Now, there are two main types of flexible solar panels: traditional ones, and newer versions that are specifically designed to withstand temperature swings.

Now let’s get to the part where we’ll find the most affordable flexible solar panel that will best suit your needs.

1. Monocrystalline160 watts, 12 volts solar panel from Renogy 

In terms of efficiency and compactness, the Renogy 160-watt 12-volt monocrystalline solar panel is an excellent example. This product does it all perfectly, from the multi-layered laminated sheets to the toughened glass to the weather-proof design. In our Renogy 160-watt 12-volt monocrystalline solar panel review, we’ll cover all of the above and more.

A stronger frame and a mounting stand would have improved the panel’s durability and portability, but it is still an excellent purchase. There is also a more lightweight and compact variant of this device if these are relevant considerations for you. Even though similar products may be found for less money, Renogy’s product has a more solid feel to it.

2. WindyNation 100 Watt Flexible Solar Panel

These panels may be flexed to a maximum of 30 degrees, making it semi-flexible. For RVs, yachts, campers, and tents, this permits the panel to be flush-mounted on curved surfaces like this. 0.1-inch solar panels are ultra-thin.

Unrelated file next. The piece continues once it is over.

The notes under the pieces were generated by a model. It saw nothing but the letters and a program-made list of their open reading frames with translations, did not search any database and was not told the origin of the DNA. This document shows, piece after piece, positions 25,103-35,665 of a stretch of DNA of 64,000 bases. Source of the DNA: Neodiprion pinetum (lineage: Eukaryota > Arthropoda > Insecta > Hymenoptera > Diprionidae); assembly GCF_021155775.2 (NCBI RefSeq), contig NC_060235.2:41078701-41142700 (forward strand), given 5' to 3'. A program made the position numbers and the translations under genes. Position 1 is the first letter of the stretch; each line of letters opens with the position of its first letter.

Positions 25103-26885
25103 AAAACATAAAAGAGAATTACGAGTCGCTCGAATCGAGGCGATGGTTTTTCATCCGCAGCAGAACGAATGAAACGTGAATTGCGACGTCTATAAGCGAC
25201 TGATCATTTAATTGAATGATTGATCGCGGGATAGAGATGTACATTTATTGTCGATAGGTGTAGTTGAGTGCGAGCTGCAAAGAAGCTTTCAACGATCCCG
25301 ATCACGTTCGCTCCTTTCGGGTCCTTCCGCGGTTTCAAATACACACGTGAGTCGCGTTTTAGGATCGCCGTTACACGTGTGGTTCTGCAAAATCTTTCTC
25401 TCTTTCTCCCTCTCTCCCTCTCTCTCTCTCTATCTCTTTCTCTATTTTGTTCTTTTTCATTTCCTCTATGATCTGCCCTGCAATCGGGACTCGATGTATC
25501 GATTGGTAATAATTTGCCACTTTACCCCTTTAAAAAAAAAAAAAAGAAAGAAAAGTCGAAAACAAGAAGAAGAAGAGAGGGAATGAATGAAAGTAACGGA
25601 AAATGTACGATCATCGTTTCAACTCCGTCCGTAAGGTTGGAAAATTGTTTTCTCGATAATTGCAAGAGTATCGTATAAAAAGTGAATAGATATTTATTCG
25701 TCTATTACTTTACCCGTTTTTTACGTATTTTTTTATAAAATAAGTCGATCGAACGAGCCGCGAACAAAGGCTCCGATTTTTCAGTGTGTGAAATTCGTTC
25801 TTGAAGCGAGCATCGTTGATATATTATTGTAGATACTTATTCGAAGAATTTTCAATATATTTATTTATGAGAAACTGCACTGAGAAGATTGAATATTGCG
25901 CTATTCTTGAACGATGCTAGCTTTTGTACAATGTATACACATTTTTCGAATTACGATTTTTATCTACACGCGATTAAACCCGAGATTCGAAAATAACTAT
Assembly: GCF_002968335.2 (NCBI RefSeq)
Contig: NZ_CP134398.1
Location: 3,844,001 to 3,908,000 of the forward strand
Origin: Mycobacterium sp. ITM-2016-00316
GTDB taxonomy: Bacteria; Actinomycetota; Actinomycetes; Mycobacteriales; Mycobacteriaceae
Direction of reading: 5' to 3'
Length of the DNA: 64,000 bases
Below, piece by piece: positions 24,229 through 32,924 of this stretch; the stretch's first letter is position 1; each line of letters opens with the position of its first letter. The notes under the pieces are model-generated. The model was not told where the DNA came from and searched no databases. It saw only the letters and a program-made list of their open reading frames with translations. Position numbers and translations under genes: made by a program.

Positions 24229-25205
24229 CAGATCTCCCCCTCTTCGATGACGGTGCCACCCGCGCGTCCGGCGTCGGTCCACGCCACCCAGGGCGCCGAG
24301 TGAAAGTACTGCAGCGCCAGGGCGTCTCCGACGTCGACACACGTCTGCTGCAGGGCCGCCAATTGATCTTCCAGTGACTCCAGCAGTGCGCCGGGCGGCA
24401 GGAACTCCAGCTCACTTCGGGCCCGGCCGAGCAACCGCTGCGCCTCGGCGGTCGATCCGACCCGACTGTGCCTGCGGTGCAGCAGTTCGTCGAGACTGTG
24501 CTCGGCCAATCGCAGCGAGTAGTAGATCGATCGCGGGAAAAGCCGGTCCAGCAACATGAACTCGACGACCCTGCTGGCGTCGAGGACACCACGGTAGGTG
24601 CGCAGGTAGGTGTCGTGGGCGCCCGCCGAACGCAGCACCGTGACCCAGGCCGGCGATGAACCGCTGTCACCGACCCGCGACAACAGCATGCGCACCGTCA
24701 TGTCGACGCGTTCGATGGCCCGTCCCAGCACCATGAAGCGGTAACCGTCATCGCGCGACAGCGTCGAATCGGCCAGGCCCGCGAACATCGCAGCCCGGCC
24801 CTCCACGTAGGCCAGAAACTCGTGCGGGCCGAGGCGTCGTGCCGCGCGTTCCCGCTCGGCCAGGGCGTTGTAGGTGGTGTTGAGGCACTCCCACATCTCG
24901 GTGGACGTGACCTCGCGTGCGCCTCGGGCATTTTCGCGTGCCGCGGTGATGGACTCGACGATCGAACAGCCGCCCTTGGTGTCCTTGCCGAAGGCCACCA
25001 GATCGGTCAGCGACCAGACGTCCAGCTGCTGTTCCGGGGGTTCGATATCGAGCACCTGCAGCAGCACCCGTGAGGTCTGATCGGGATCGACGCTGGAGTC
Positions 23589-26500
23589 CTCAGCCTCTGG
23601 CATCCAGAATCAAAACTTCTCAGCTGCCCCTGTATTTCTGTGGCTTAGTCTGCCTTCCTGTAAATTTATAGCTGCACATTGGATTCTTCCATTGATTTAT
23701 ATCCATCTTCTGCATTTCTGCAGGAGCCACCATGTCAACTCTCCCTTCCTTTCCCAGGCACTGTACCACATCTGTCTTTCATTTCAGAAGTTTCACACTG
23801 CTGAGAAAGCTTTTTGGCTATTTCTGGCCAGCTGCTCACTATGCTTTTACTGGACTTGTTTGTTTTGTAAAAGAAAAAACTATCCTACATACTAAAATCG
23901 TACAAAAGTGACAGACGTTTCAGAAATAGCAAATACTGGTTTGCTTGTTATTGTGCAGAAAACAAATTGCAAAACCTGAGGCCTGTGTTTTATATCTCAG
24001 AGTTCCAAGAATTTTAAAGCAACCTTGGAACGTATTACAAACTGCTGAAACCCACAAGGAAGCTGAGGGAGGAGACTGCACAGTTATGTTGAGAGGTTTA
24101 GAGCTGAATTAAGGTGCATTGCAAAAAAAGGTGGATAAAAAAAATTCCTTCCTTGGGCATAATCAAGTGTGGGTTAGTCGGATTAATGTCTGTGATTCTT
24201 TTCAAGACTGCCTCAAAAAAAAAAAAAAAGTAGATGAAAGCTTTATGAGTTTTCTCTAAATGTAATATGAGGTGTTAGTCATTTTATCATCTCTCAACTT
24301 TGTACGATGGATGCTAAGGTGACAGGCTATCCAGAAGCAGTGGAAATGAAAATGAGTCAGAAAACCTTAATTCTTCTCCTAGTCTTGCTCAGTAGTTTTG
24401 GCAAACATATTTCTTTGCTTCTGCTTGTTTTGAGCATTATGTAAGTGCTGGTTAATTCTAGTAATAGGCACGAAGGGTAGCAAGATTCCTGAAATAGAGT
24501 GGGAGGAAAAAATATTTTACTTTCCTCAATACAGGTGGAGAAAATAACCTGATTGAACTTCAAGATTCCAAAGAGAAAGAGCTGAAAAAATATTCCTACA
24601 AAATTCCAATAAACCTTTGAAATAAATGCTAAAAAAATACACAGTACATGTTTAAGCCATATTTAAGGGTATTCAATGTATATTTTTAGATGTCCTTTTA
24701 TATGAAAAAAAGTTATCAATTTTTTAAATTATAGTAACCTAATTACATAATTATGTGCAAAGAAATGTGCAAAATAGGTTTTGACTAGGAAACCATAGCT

In all weather situations, this product is suitable for outdoor use as both the panels and junction boxes are entirely waterproof.

Lightweight and nimble, yet powerful, with four pounds of monocrystalline solar cells make up the solar panel’s weight.

The panel is truly lightweight and portable, making it an excellent choice for mobile use.

Extra feature with fasteners that can be attached using the stainless steel grommet mounting holes in each corner, with both adhesive or Velcro can alternatively be used to attach the panel to the wall.

Diodes in the junction box prevent battery draining/discharge at night.

It comes with 12 AWG solar cable leads and pre-attached PV Connectors when you order the solar panel.

3. Topsolar 100W Flexible Solar Panel